Posted on April 13, 2015 by Bob Berwyn
Toxic algal blooms like this one in Lake Erie in 2011 can cause human and animal health risks, fish kills, and degrade drinking water supplies. Image Credit: USGS/NASA Earth Observatory.
NASA and partners to track developing algal blooms from space
FRISCO — As global warming threatens to make toxic algal blooms more frequent and more intense, NASA, NOAA, the EPA and the U.S. Geological Survey have teamed up to try and develop an early warning system based on satellite data.
Algal blooms are a global environmental problem. They pose a health risk to people and animals and threaten drinking water supplies. In the United States, the cost of freshwater degraded by harmful algal blooms is estimated at $64 million annually. In August 2014, officials in Toledo, Ohio, banned the use of drinking water supplied to more than 400,000 residents after it was contaminated by an algal bloom in Lake Erie.
The new $3.6 million, multi-agency effort will use ocean color satellite data to develop an early warning indicator for toxic and nuisance algal blooms in freshwater systems and an information distribution system to aid expedient public health advisories. Continue reading
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Posted on April 5, 2015 by Bob Berwyn
Methane found in stream near faulty Pennsylvania natural gas well
FRISCO — Gathering baseline water quality data from streams in fracking zones could help pinpoint impacts to drinking water, researchers at Penn State and the U.S. Geological Survey said after finding high levels of methane in a Pennsylvania stream.
Multiple samples from the stream, Sugar Run in Lycoming County, showed a groundwater inflow of thermogenic methane, consistent with what would be found in shale gas. The samples came from an area near the site of a reported Marcellus shale gas well leak. Continue reading
Filed under: energy, Environment, fracking, gas drilling | Tagged: Environment, fracking, Marcellus Shale gas, methane, water quality | 2 Comments »
Posted on March 30, 2015 by Bob Berwyn
Are the Great Lakes a hotspot for microplastic pollution?
Human garbage is choking ecosystems
FRISCO — Microplastic pollution is showing up in alarming quantities in the Great Lakes, with concentrations in Lake Erie as high as in some of the well-documents ocean garbage patches, according to scientists, who say more research is needed to help craft rules that could address the problem.
Based on a new report from Canadian researchers, a member of Canada’s parliament is calling on the government to list microbeads as a potential toxic substance. The tiny plastic flakes are used in cosmetics, but act like sponges for certain pollutants and are easily ingested by aquatic organisms, including fish and shellfish. Continue reading
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Posted on March 30, 2015 by Bob Berwyn
‘Many people would say, what’s the big deal if we drain this small area? But these smaller wetlands are integral …’
FRISCO — A new study by researchers at Waterloo University supports the EPA’s proposed new rule for protecting discontinuous wetlands by showing that those smaller marshy patches function best as a group.
Interconnected pockets of wetlands form a landscape mosaic which provide unique habitat and safe breeding grounds for species such as salamanders and migratory birds. Many traditional wetlands conservation projects tend to overlook that “edge” function and mistakenly focus on preserving only total wetland area, with no consideration of ecosystem services provided by different wetland types. Continue reading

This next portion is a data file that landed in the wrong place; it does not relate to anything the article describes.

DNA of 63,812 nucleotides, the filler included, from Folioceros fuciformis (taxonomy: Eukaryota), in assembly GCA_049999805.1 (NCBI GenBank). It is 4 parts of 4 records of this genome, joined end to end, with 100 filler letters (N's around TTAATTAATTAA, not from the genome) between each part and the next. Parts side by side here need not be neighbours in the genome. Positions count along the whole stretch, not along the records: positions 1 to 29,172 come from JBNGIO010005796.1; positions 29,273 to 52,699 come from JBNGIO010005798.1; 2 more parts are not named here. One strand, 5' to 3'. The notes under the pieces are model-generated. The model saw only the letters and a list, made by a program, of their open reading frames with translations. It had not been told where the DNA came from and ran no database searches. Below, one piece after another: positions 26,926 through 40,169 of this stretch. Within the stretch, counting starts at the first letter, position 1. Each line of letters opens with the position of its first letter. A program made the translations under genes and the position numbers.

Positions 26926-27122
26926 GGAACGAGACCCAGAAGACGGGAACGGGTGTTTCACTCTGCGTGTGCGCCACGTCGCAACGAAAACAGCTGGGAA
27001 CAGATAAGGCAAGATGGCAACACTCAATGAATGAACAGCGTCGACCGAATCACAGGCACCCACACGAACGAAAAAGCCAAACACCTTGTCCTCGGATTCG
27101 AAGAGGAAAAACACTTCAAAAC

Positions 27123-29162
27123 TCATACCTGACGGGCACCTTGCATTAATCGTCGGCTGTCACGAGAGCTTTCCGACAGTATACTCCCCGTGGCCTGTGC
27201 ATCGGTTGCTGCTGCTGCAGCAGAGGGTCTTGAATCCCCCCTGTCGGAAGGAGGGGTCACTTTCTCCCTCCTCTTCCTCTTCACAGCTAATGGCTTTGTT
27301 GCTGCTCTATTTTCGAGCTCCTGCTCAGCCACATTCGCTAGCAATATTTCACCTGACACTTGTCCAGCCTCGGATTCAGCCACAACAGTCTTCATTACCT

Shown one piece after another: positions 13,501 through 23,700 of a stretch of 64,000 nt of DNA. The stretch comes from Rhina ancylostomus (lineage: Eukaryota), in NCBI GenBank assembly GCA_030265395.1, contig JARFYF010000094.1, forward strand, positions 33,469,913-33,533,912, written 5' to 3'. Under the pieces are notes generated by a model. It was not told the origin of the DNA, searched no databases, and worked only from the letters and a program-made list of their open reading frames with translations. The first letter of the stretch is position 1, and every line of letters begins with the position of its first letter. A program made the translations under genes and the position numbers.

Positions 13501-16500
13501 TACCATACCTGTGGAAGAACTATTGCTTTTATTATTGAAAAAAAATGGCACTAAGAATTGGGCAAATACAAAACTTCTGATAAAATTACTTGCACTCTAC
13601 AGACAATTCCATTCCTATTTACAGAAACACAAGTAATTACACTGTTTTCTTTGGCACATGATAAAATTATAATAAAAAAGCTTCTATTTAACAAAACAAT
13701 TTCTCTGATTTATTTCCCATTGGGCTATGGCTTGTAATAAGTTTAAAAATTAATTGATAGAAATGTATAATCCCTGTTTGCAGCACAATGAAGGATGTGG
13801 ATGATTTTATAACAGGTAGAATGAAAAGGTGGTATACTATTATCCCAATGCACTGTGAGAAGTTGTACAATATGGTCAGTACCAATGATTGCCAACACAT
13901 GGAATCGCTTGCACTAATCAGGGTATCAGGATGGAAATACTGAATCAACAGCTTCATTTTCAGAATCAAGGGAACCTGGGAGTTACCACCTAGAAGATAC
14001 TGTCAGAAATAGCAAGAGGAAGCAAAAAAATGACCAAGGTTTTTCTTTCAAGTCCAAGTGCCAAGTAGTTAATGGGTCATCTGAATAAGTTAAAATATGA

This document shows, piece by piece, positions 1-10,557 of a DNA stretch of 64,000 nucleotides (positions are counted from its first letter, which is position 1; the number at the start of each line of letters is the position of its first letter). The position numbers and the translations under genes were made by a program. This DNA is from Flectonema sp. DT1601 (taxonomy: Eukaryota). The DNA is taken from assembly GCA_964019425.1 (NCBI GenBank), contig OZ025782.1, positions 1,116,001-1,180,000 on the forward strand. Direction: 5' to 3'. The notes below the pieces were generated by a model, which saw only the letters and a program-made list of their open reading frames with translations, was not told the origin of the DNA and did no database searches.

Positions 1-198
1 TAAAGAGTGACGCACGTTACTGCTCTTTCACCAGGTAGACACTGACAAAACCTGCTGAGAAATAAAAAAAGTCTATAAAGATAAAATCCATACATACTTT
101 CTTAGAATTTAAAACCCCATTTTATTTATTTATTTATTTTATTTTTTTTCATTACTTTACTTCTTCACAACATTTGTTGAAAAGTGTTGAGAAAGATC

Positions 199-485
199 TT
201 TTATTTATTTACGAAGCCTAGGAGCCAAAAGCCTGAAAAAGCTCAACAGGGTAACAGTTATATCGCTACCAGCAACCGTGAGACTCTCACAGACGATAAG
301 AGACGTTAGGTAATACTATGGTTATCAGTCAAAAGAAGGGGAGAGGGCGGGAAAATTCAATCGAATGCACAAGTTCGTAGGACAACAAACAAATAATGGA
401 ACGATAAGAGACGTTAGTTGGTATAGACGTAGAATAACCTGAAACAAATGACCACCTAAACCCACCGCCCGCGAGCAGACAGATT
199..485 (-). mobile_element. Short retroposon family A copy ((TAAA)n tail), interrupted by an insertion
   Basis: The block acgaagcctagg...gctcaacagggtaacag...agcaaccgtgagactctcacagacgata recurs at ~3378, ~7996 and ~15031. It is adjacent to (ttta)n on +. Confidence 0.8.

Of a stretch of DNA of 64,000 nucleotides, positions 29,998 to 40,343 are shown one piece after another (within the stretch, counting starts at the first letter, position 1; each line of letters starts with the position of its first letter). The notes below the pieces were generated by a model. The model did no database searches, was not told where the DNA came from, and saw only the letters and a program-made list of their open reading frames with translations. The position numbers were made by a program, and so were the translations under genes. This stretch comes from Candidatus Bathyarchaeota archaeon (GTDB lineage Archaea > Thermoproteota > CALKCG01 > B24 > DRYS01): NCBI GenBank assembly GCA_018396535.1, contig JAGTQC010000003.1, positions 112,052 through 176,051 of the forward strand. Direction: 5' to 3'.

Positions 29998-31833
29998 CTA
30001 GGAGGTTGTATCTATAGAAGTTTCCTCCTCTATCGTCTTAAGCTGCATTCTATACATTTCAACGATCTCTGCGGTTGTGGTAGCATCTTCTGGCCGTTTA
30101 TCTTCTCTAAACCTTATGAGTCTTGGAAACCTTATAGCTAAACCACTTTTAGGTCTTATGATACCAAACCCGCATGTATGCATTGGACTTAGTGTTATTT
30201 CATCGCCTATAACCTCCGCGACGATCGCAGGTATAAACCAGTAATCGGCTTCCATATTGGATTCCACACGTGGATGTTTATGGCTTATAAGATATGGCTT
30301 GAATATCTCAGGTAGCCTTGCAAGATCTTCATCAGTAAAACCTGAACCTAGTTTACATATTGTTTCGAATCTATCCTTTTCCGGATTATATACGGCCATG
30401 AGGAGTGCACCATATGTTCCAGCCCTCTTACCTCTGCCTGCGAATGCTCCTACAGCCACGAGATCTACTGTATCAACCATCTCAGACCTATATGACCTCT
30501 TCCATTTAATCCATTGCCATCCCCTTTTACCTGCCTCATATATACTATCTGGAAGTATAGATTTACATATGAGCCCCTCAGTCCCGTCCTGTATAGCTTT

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Posted on March 26, 2015 by Bob Berwyn
New study confirms the transgenic impacts of endocrine disrupting pollutants in aquatic species.
Researchers warn of long-term impacts to aquatic ecosystems
FRISCO — Fish exposed to trace amounts of endocrine-disrupting chemicals like BPA may not show any immediate ill effects, but the adverse impacts can show up three generations later, researchers said after conducting lab tests that confirm the transgenic effects of the pollutants.
The chemicals are part of a new class of pollutants that often aren’t addressed by traditional water treatment facilities, and aquatic environments are the ultimate reservoirs for many of the contaminants, some of which mimic the functions of natural hormones. Continue reading
Filed under: biodiversity, Environment, rivers, water, water quality | Tagged: endocrine disruptors, Environment, water quality | 1 Comment »
Posted on March 15, 2015 by Bob Berwyn
No way to assess water quality impacts on a regional or national level
FRISCO — Oil and gas companies like to present fracking as benign, and, for the most part, government regulators play along. For example, a recent oil and gas task force in Colorado barely touched on the subject of groundwater impacts from fracking. Continue reading
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Posted on March 6, 2015 by Bob Berwyn
Excess nutrient pollution in streams means less organic carbon available for aquatic organicsms. bberwyn photo
Excess nitrogen and phosphorus speed breakdown of forest litter
FRISCO — Along with causing unwanted and potentially toxic blooms of algae, nutrient pollution also causes a significant loss of forest-derived carbon in stream ecosystems — to the detriment of aquatic life, according to a research team led by University of Georgia scientists.
Even moderate amounts of nitrogen and phosphorus in a stream cause the carbon to break down twice as fast, their research found. In Colorado, regulators have made efforts to reduce nutrient pollution in streams. Continue reading
Filed under: Environment, rivers, water, water quality | Tagged: Environment, nutrient pollution, stream carbon cycles, water pollution, water quality | Leave a comment »